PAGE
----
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How to Overcome Sadness

Many of us have a black and white understanding of mental health. Sadness is often attributed to weakness in īmān or committing sins; however a person must understand that just as one can be bruised physically, one can also be bruised emotionally. How did the Prophet (sallAllāhu ʿalayhi wasallam) advise us to overcome sadness?

The Prophet (sallAllāhu ʿalayhi wasallam) said,

مَا أَنْزَلَ اللَّهُ دَاءً إِلاَّ أَنْزَلَ لَهُ شِفَاءً

“There is no disease that Allāh has created, except that He also has created its treatment.” [1]

Allāh (subhānahu wa ta’ālā) says,

لَقَدْ خَلَقْنَا الْإِنسَانَ فِي كَبَدٍ

“Certainly, We have created man to be in distress.” [2]

Sadness is needed in life; it is something that was felt by the best of those who came before us. Ya’qūb (ʿalayhi al-Salām) felt sad when he lost his son Yūsuf (ʿalayhi al-Salām). Fāṭima (raḍiy Allāhu ʿanhā) felt sad when she lost her father the Prophet Muḥammad (sallAllāhu ʿalayhi wasallam), to the extent that she did not recover until she departed from this world. When the Prophet (sallAllāhu ʿalayhi wasallam) lost his uncle Abū Tālib and his wife Khadījah (raḍiy Allāhu ʿanhā), he, too, felt extremely sad. In fact, historians named this year ‘The Year of Sadness.’

It is very important to note here that Islām did not come to eliminate sadness; it came to teach us how to regulate it.

Defining Sadness

People experience sadness at various times due to difficulties and challenges in life, but it is generally a temporary state. Depression is distinct from sadness in that it is more severe and prolonged. In Arabic, sadness is termed ikti’āb, which comes from the root word ka’iba, meaning to be dejected, dispirited, downcast or sad.[3]

There are three types of sadness. Al-huzn is sadness referring to what has occurred in the past, al-gham is a current state of sadness and al-hamm is the sadness of what may occur in the future.

A common trick of the shaytān is to isolate oneself when feeling sadness. Isolation is not the cure. The Prophet (sallAllāhu ʿalayhi wasallam) tells us that a believer who mixes with the people will be harmed whether you like it or not. Therefore, our mindset should encourage us on how to proactively overcome the state of sadness rather than allowing it to consume us.

The Prophet (sallAllāhu ʿalayhi wasallam) said,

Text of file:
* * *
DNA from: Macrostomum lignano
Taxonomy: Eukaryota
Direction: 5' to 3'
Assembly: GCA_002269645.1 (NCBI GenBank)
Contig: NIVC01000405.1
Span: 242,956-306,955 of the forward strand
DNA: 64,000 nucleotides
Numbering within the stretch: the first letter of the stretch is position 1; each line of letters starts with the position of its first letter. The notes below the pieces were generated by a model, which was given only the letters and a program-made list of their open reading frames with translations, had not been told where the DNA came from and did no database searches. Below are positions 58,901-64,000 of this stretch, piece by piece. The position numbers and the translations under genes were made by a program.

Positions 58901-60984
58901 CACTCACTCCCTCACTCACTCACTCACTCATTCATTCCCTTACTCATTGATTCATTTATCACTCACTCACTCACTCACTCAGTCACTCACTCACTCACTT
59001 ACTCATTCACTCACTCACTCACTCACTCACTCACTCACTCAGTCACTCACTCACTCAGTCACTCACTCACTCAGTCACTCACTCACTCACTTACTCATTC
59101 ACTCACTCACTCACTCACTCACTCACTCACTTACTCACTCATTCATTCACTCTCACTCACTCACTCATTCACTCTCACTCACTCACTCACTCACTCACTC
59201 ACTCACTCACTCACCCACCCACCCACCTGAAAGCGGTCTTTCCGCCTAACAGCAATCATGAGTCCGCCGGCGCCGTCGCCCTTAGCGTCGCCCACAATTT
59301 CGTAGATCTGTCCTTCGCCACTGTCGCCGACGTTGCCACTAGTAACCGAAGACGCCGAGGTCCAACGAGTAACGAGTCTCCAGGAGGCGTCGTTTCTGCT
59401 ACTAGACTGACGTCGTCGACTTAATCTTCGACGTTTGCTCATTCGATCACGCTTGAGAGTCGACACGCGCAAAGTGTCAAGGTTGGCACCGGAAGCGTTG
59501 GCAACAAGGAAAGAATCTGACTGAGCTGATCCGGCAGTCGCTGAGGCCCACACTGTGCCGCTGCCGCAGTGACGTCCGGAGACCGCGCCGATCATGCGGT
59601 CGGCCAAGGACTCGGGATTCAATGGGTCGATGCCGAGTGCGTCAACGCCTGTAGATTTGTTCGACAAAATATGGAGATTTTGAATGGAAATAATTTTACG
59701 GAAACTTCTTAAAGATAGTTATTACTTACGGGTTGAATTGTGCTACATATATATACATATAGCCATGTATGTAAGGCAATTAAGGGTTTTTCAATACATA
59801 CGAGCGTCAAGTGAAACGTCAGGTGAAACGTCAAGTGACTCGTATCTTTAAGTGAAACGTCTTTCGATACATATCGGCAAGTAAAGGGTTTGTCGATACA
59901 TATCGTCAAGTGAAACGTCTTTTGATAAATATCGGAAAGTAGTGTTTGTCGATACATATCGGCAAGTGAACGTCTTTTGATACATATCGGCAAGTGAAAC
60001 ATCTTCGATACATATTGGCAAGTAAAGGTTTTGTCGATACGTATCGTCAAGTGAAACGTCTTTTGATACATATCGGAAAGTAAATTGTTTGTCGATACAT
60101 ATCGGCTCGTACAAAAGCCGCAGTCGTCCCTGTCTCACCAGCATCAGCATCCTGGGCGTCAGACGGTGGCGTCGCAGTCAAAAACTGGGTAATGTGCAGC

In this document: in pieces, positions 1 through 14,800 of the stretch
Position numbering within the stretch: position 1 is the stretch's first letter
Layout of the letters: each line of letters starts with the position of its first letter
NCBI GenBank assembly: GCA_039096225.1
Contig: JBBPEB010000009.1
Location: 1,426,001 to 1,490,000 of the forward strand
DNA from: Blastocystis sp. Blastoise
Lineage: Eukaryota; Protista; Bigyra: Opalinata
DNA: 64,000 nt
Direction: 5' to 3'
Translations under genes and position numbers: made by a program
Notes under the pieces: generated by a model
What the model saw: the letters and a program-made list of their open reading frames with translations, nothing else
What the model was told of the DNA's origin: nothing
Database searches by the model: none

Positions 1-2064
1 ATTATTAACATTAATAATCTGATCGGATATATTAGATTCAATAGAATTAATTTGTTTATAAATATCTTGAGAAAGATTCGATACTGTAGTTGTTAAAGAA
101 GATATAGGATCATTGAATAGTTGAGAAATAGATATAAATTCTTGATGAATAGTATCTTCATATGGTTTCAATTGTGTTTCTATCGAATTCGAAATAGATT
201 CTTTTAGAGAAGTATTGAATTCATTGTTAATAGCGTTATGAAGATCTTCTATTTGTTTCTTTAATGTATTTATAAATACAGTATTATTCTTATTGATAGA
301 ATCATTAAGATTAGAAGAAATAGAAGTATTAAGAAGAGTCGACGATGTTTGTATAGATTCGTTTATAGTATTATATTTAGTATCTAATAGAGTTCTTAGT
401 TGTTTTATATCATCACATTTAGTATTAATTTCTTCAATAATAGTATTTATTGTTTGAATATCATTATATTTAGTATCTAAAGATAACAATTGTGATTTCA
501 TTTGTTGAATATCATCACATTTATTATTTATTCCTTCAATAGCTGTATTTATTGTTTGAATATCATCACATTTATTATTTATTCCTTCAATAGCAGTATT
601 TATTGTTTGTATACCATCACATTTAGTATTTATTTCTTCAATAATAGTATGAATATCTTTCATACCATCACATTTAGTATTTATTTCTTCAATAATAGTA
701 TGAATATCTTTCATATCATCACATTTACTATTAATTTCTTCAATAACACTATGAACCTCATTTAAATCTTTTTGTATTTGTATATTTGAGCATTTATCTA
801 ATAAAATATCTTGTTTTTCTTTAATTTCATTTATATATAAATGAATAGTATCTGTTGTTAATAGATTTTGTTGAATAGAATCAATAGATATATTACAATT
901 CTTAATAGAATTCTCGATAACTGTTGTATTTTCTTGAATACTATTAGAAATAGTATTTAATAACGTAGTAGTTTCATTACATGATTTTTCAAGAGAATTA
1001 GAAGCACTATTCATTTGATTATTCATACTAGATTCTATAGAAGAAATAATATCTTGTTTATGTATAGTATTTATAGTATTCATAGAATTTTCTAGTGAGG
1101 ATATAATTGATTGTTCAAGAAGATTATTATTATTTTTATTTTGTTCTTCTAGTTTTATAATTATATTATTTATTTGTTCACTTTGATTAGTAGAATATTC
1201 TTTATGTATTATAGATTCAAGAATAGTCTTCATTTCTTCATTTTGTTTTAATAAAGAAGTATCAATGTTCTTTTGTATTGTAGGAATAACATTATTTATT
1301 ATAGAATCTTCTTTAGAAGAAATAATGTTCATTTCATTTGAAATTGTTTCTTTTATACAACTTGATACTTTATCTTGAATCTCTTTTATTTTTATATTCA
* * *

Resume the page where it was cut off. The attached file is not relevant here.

الْمُؤْمِنُ الَّذِي يُخَالِطُ النَّاسَ، وَيَصْبِرُ عَلَى أَذَاهُمْ، خَيْرٌ مِنَ الَّذِي لاَ يُخَالِطُ النَّاسَ، وَلاَ يَصْبِرُ عَلَى أَذَاهُمْ‏ ‏

‏‏‏“The believer who mixes with people and endures their injury is better than the person who does not mix with people nor endure their injury.” [4]

Du’ā

Allāh (subhānahu wa ta’ālā) says,

فَنَادَىٰ فِي الظُّلُمَاتِ أَنْ لَا إِلَٰهَ إِلَّا أَنْتَ سُبْحَانَكَ إِنِّي كُنْتُ مِنَ الظَّالِمِينَ

“And he called out within the darkness, ‘There is no deity except You; exalted are You. Indeed, I have been of the wrongdoers.’” [5]

This is the du’ā of Yūnus (ʿalayhi al-Salām) by which he invoked Allāh (jalla wa ʿālā) whilst in the depths of the ocean within the belly of the whale. Allāh (jalla wa ʿālā) tells us immediately after this verse, that He rescued Yūnus (ʿalayhi al-Salām) from al-Gham. This is one of the three states of sadness mentioned above. Therefore, du’ās such as the above are ideal for a person feeling a current state of sadness.

فَاسْتَجَبْنَا لَهُ وَنَجَّيْنَاهُ مِنَ الْغَمِّ ۚ وَكَذَٰلِكَ نُنْجِي الْمُؤْمِنِينَ

“So We responded to him and saved him from the distress. And thus do We save the believers.” [6]

The Prophet (sallAllāhu ʿalayhi wasallam) said regarding the one who supplicates with this du’ā,

فَإِنَّهُ لَمْ يَدْعُ بِهَا رَجُلٌ مُسْلِمٌ فِي شَيْءٍ قَطُّ إِلاَّ اسْتَجَابَ اللَّهُ لَهُ

“So indeed, no Muslim man supplicates with it for anything, ever, except Allāh responds to him.” [7]

Prophet (sallAllāhu ʿalayhi wasallam) taught the below du’ā to Abū Umāmah (raḍiy Allāhu ʿanhu), upon seeing him feeling stressed in the masjid:

اللَّهُمَّ إِنِّي أَعُوذُ بِكَ مِنَ الْهَمِّ وَالْحَزَنِ، وَالْعَجْزِ وَالْكَسَلِ، وَالْجُبْنِ وَالْبُخْلِ، وَضَلَعِ الدَّيْنِ، وَغَلَبَةِ الرِّجَالِ

“O Allāh! I seek refuge with You from worry and grief, from incapacity and laziness, from cowardice and miserliness, from being heavily in debt and from being overpowered by [other] men.” [8]

This particular du’ā covers the other two types of sadness, al-huzn and al-hamm (sadness over the past and sadness of what may occur in the future). As can be seen from above, the prophetic way in making du’ā is to be proactive in one’s du’ā.

Walking

At a point when the Prophet (sallAllāhu ʿalayhi wasallam) was feeling very distressed, he walked miles upon miles from Makkah to Tā’if, where he went to give daʿwah. Numerous scientific studies have also stated the positive impact walking has on reducing levels of sadness.[9] When sadness affects the brain with its many nerve connections, the rest of the body feels the impact as well.[10] Studies have shown that walking and other physical activity decreases overall levels of anxiety, elevates and stabilises the mood, improves sleep and improves self-esteem.[11]